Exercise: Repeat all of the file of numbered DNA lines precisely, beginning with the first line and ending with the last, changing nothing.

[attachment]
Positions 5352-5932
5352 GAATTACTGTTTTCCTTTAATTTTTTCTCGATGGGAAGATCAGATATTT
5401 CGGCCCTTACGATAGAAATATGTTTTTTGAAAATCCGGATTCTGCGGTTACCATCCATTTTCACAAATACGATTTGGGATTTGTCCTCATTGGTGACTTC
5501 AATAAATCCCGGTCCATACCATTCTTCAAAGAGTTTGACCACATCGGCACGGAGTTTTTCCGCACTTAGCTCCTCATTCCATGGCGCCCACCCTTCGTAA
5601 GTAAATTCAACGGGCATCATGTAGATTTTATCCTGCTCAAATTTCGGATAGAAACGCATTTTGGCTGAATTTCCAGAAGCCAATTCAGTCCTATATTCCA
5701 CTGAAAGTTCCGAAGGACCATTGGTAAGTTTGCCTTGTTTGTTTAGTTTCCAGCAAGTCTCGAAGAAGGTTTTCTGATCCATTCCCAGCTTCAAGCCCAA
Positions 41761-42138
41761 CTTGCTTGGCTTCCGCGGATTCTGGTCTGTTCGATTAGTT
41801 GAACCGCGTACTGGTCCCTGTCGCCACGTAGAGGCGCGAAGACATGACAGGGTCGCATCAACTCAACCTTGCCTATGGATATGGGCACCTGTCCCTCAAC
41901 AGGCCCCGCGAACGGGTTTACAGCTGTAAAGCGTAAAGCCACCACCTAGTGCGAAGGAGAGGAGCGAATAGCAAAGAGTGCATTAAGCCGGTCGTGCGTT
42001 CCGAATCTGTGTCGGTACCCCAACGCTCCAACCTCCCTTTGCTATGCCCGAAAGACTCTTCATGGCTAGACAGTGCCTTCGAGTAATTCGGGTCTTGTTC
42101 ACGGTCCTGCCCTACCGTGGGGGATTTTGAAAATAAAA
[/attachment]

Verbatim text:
Positions 5352-5932
5352 GAATTACTGTTTTCCTTTAATTTTTTCTCGATGGGAAGATCAGATATTT
5401 CGGCCCTTACGATAGAAATATGTTTTTTGAAAATCCGGATTCTGCGGTTACCATCCATTTTCACAAATACGATTTGGGATTTGTCCTCATTGGTGACTTC
5501 AATAAATCCCGGTCCATACCATTCTTCAAAGAGTTTGACCACATCGGCACGGAGTTTTTCCGCACTTAGCTCCTCATTCCATGGCGCCCACCCTTCGTAA
5601 GTAAATTCAACGGGCATCATGTAGATTTTATCCTGCTCAAATTTCGGATAGAAACGCATTTTGGCTGAATTTCCAGAAGCCAATTCAGTCCTATATTCCA
5701 CTGAAAGTTCCGAAGGACCATTGGTAAGTTTGCCTTGTTTGTTTAGTTTCCAGCAAGTCTCGAAGAAGGTTTTCTGATCCATTCCCAGCTTCAAGCCCAA
Positions 41761-42138
41761 CTTGCTTGGCTTCCGCGGATTCTGGTCTGTTCGATTAGTT
41801 GAACCGCGTACTGGTCCCTGTCGCCACGTAGAGGCGCGAAGACATGACAGGGTCGCATCAACTCAACCTTGCCTATGGATATGGGCACCTGTCCCTCAAC
41901 AGGCCCCGCGAACGGGTTTACAGCTGTAAAGCGTAAAGCCACCACCTAGTGCGAAGGAGAGGAGCGAATAGCAAAGAGTGCATTAAGCCGGTCGTGCGTT
42001 CCGAATCTGTGTCGGTACCCCAACGCTCCAACCTCCCTTTGCTATGCCCGAAAGACTCTTCATGGCTAGACAGTGCCTTCGAGTAATTCGGGTCTTGTTC
42101 ACGGTCCTGCCCTACCGTGGGGGATTTTGAAAATAAAA